A group of functions with the same function name and different number or type of parameter list, then this group of functions is called - function overload.

What's the reason for this? Why doesn't the second compare call double and overload the function of double? Why call a function overload with int and int?
And when we look at the second compilation result, it shows an error. In other words, the third compare call does not call the function overload with char*,char *, but also calls the function overload of int and int?
Why do you call this function all at once?

In our C/C + +, the scope is divided. For example, we define a global variable in the global scope and a local variable in the local scope of the function. The names of the two variables can be the same.

When we use this variable in the local scope of the function, we give priority to calling the variable defined by the current nearest scope.
If you want to call a variable with the same name in the global scope in the local scope, it can be written as follows:

Let's go back to the code compare just discussed. There are three function definitions globally. Now, we declare the function locally in the main function. If we call it, the function declaration is enough. When the three compare functions of the main function are called, the compiler sees a function declaration in the nearest scope, that is, the local scope of the main function, So everyone called the compare function.
2. A group of functions must be in the same scope before they can be called overloads.

3. How does const or volatile affect the parameter type?

The two func functions have the same scope and function name. See whether their parameter lists are the same or different?

For the compiler, the two func functions are the same.
Let's check it out

For compilers as like as two peas, the two functions of the function are integer int, and the symbols of the functions are exactly the same.
Let's add a pointer to see the effect. It seems that it can run

If we move the pointer to the front of const

Wrong again.
How does const or volatile affect the parameter type?

A group of functions with the same function name and parameter list, but different return values? It's not called overloading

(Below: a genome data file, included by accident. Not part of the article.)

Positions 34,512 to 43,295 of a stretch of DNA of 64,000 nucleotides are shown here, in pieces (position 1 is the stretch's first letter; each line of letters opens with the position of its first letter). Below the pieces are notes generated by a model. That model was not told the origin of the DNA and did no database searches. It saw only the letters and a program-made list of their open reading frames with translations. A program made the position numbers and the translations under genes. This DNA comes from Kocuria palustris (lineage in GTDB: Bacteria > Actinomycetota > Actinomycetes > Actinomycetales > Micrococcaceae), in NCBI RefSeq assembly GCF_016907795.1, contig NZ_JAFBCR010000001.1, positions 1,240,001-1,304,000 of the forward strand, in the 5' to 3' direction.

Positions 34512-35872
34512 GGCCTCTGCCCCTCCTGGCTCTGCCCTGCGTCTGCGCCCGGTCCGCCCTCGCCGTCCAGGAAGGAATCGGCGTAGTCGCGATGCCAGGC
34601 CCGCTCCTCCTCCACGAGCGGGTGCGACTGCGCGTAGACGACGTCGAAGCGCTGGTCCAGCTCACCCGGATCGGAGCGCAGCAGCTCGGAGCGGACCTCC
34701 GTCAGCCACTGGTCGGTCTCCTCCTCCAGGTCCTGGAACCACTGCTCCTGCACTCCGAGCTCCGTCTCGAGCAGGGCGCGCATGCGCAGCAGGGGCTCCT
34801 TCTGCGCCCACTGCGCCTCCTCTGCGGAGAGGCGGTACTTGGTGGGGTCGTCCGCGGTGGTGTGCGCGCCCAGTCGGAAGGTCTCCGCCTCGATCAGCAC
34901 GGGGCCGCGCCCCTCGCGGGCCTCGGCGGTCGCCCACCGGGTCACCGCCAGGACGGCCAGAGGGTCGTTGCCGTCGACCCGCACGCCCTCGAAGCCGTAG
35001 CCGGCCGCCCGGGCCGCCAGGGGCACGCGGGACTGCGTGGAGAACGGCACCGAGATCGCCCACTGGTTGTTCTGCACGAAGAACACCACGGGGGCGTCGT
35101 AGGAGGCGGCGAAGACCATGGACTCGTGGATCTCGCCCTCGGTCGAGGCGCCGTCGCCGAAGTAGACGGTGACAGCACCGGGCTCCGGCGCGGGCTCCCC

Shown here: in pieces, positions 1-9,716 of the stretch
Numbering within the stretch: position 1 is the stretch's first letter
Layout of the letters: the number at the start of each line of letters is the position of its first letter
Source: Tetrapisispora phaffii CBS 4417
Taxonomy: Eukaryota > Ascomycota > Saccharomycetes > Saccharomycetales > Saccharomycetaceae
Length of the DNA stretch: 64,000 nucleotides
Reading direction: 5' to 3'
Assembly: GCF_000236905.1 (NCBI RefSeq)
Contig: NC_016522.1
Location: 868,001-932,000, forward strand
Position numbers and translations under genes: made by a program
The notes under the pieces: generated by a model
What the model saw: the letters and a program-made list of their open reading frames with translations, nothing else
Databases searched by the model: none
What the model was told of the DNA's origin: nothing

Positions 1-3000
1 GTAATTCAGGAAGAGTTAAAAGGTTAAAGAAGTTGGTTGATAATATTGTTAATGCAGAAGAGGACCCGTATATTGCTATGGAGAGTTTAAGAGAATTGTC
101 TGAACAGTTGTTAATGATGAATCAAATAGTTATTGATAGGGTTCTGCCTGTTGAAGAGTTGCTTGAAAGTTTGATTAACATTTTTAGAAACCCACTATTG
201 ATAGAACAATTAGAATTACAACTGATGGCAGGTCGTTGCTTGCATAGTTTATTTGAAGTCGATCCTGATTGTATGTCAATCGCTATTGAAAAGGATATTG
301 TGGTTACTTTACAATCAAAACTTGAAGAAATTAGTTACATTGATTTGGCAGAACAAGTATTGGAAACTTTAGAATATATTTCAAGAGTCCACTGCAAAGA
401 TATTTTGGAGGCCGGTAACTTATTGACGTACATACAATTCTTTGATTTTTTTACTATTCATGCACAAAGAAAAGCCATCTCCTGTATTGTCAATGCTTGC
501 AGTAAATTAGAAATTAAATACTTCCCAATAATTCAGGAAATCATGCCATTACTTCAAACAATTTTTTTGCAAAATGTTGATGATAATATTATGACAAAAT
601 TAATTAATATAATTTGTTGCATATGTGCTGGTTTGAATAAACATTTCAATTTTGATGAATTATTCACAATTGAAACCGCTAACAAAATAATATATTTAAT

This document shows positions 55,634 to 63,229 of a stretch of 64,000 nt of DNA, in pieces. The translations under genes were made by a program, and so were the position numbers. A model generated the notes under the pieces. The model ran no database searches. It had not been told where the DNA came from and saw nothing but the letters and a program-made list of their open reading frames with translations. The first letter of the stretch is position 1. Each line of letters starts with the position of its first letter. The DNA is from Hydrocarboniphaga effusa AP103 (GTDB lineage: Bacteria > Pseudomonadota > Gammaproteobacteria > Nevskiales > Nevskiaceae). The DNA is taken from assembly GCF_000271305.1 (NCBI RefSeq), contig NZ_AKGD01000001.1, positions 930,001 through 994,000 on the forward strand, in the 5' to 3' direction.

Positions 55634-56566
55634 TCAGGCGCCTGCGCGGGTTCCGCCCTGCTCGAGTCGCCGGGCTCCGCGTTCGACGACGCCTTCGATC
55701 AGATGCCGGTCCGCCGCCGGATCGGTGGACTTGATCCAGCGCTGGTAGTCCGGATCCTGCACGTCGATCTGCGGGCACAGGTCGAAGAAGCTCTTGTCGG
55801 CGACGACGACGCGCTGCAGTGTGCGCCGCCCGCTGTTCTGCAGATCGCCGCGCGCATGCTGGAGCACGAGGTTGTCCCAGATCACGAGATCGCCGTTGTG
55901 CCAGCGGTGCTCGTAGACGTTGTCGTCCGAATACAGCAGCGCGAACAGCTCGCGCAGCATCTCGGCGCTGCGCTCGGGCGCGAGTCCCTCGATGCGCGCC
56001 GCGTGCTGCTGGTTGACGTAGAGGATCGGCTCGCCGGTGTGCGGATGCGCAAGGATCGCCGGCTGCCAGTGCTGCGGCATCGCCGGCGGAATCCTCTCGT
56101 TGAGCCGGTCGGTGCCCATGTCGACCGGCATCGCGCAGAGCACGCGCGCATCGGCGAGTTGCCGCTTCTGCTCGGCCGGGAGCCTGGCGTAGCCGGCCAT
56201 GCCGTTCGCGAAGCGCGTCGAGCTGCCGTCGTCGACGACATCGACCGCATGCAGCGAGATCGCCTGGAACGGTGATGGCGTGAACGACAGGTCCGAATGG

## C and C + + calling each other?

C + + cannot be called directly! What should I do?
Extend the C + + source code to extern "C"
C + + calling C code: you can't call it directly! What should I do?
Expand the declaration of C function in extern "C"

Let's write a. c file

We call this sum function in another. cpp file

The compiler generates symbols (function plus parameter list) according to the C + + standard. When linking, it is found that there is an undefined symbol, which can not be found in other obj or. o files.

The sum function in the. C file generates symbols according to C rules and function names.

C + + calling C code: you can't call it directly! What should I do?
Expand the declaration of C function in extern "C"

Tell the compiler that this function is generated under the rules of C language, so when you generate symbols, do not follow the way of C + +, but generate symbols according to the rules of C language.

C + + cannot be called directly! What should I do? Extend the C + + source code to extern "C"

Implementing sum code in C + + file

Calling the sum function of the C++ file in the C file

Because in C files, the compiler generates symbols according to the rules of C language, it naturally can not match the function symbols in C + + files.
How?

The sum function in C + + file is implemented by externally extending extern C

In the C + + file, tell the compiler to generate the symbol of this function in the way of C language
In this way, call this function in the C file and you can find it.

```//__ FILE__// This is the file name that prints the current code directly
//__ LINE__// This is the number of lines directly printing the current code
//The above two are built-in macros of the compiler
//As long as it is a C + + compiler, it is built-in__ cplusplus is the macro name
#ifdef __cplusplus / / this macro
extern "C" {
#endif
int sum(int a, int b) // sum  .text
{
return a + b;
}
#ifdef __cplusplus
}
#endif
//Such writing is, if defined__ cplusplus macro (built-in macro of C + + compiler) executes the following external C to generate function symbols according to C rules
//If you compile this code with the C compiler, there is no definition__ cplusplus is a macro, so the following extern C is not included. The sum function is also a symbol for generating C rules
```

The result of this writing is: whether it is generated by C compiler or C + + compiler, it generates function symbols according to C rules! Can be called directly to other C projects!

Topics: C C++